Abbott Labs Board Chairman/CEO Robert Ford could hardly have picked a better time for his CES keynote address, the first by a healthcare company representative in CES history. Ford arrived with Abbott having gathered no less than five CES 2022 Innovation Awards and also in the wake of the company’s heady 2021 year of achievement, which included FDA approvals for its innovations and, not least of all, the creation of the Abbott Center for Malnutrition Solutions, an innovation hub dedicated to reducing malnutrition around the world. A collaboration between Abbott and external nutrition experts and partners, the Abbott Center aims to identify, treat and prevent malnutrition for the world’s most vulnerable populations.
But Ford came less to praise Abbott specifically than to explain how Abbott’s innovations fit into the company’s focus on “human-powered health.” Abbott’s innovations are empowering the populace to take charge of its own health issues, thereby creating an entirely new doctor-patient dynamic in which both parties have all the essential data at hand with which to plan a path forward. To underscore his message, Ford introduced an all-star lineup of users, partners, scientists and specialists to illustrate the diverse ways Abbott technologies are altering the healthcare landscape.
“These are stories about the convergence of health and technology to empower human lives,” said Ford, a native of Brazil who has been with Abbott for 25 years. “Healthtech is at an inflection point. We’re creating a future that will bring you and your loved ones care that is more personal and precise, and will take human capabilities to entirely new levels. A future where people can practically manage their own health—decentralize and democratize healthcare. With the right tools we can give everyone the best chance to live their best lives.”
For example: Sherri Shepherd, a co-host of The View whose family history of diabetes continues with her, offered a vibrant account of how Abbott’s FreeStyle Libre “changed my life—it didn’t hurt, I didn’t need the fingerpricks anymore, it gives me my readings right on my phone, it’s accurate and it holds me accountable. I’m breaking the multigenerational diabetes history in my family.” Tyrone Morris, a young man who suffered from congestive heart failure, offered vivid testimony of how Abbott’s CardioMEMS system helped manage his care until he could get a life-altering heart transplant a year ago this month. He now leads a support group helping others in situations similar to his.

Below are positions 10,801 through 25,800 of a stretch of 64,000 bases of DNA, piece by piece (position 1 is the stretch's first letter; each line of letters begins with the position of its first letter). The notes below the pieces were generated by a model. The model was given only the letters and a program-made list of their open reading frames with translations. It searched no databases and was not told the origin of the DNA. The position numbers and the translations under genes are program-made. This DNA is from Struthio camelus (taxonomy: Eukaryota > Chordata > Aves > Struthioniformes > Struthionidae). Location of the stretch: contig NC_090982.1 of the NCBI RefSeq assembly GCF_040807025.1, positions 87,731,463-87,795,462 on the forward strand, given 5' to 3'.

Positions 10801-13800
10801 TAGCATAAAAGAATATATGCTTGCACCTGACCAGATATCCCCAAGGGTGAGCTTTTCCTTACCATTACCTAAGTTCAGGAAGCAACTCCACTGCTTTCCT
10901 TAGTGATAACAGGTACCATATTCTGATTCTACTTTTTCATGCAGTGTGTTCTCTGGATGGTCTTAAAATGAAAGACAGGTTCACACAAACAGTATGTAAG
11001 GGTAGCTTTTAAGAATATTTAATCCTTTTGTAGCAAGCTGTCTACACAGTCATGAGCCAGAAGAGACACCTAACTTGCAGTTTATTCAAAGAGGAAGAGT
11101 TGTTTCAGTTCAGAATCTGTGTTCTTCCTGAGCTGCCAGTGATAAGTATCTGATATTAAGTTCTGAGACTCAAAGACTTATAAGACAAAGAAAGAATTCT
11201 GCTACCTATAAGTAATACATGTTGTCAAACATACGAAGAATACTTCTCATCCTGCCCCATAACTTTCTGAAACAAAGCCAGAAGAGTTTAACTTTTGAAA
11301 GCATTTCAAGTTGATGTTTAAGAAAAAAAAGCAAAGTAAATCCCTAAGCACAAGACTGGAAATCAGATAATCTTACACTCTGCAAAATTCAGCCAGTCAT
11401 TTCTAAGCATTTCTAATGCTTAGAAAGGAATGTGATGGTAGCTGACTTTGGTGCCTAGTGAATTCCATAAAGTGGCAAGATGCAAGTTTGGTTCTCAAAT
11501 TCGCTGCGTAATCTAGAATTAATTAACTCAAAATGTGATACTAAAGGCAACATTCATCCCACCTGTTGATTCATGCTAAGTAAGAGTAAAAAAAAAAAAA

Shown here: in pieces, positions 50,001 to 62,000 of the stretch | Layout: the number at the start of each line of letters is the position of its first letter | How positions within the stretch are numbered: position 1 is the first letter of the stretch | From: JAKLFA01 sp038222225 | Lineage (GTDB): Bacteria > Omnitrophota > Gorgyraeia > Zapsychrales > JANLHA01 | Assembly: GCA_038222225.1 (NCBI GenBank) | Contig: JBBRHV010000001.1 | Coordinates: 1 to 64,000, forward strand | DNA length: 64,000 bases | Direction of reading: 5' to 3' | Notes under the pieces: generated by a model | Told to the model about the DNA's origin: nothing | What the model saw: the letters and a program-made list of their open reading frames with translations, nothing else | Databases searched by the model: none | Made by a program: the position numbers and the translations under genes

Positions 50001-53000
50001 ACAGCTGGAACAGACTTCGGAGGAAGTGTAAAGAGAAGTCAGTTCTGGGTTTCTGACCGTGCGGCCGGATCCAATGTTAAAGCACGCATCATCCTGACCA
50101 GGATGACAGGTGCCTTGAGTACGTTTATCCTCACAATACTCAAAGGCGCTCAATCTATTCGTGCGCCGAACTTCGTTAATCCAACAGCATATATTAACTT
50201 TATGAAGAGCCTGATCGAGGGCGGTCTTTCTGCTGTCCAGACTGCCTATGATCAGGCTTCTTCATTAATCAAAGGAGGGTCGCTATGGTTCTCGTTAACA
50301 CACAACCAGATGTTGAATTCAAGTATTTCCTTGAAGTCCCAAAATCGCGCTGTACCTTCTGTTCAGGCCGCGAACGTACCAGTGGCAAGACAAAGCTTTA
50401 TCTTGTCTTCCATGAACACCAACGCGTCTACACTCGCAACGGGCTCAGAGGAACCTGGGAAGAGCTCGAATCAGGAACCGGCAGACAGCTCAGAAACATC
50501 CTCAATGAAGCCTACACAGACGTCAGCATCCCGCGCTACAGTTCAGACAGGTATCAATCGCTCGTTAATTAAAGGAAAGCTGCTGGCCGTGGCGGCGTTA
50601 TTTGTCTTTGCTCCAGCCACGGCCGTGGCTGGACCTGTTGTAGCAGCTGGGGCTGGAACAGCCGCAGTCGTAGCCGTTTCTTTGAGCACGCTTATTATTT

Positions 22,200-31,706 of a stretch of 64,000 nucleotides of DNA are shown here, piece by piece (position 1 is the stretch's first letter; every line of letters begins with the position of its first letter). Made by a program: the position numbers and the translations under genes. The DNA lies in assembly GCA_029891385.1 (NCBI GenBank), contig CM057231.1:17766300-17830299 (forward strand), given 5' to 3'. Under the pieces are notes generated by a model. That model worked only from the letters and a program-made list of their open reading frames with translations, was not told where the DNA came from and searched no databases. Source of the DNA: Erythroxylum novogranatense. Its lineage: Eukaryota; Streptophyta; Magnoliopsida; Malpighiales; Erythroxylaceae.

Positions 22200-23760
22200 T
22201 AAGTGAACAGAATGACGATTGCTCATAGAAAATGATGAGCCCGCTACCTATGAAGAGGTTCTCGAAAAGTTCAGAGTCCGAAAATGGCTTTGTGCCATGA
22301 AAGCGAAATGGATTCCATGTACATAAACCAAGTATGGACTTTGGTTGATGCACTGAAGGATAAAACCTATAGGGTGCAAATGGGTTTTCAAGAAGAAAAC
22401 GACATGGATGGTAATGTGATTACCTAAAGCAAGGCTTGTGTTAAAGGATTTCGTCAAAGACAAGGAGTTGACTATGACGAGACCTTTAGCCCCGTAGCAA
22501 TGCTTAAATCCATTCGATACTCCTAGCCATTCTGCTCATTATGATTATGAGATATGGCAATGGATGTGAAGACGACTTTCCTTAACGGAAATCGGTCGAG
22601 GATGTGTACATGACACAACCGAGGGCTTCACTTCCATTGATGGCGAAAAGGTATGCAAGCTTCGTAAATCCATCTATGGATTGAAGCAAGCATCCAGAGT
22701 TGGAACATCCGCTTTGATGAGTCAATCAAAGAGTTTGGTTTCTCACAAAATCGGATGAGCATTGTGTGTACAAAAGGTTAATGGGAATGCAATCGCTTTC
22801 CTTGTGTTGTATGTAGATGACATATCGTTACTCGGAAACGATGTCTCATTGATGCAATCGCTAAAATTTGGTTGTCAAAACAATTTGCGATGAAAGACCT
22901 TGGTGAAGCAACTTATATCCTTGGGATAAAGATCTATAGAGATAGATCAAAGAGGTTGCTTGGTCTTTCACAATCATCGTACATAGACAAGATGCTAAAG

At every turn, Ford dazzled and inspired the audience with the innovations he was introducing: from the amazing promise of “the connected care experience” (as detailed by Dr. Leslie Saxon, executive director, professor of medicine and clinical scholar, USC Center for Body Computing and an Abbott partner for 25 years) in which “continuous data provides the earliest warning of a serious event and it can be corrected or mitigated before it happens”; to an astounding video presentation by Dr. Fiona Gupta, Director of Movement Disorders, Mount Sinai Neurology in which the doctor’s handheld Abbott neuromodulation device completely calmed a Parkinson’s patients severe tremors without the patient ever leaving his home or Dr. Gupta leaving her office; to an enthusiastic presentation by Dr. Hakeem Bouzamondo, head of Abbott’s nutrition R&D team, hailing the use of technology to monitor “the composition of your gut biom—we would shift the paradigm from looking at only one organ to seeing a connected ecosystem.”
And then Ford topped himself by introducing a video featuring Olympic marathoner Eliud Kipchoge from Kenya, the first to run a sub-two-hour marathon, who trained with Abbott’s Libre Sense glucose sport biosensor. Kipchoge minced no words in singing the device’s praises in giving him molecular glucose data every minute during his workouts. Which in turn led to a special announcement by Ford introducing a new Abbott family of biowearable sensors, dubbed Lingo, to track key signals in the body “to better understand what it’s telling us.” In addition to a glucose sensor, Lingo will include sensors monitoring levels of Ketone, Lactate and Alcohol, and will be available across the board, for elite athletes to “those just beginning their fitness journey.”
“A future for everyone,” Ford declared enthusiastically. “Human-powered health—it puts you at the center of your health. New year, new life!”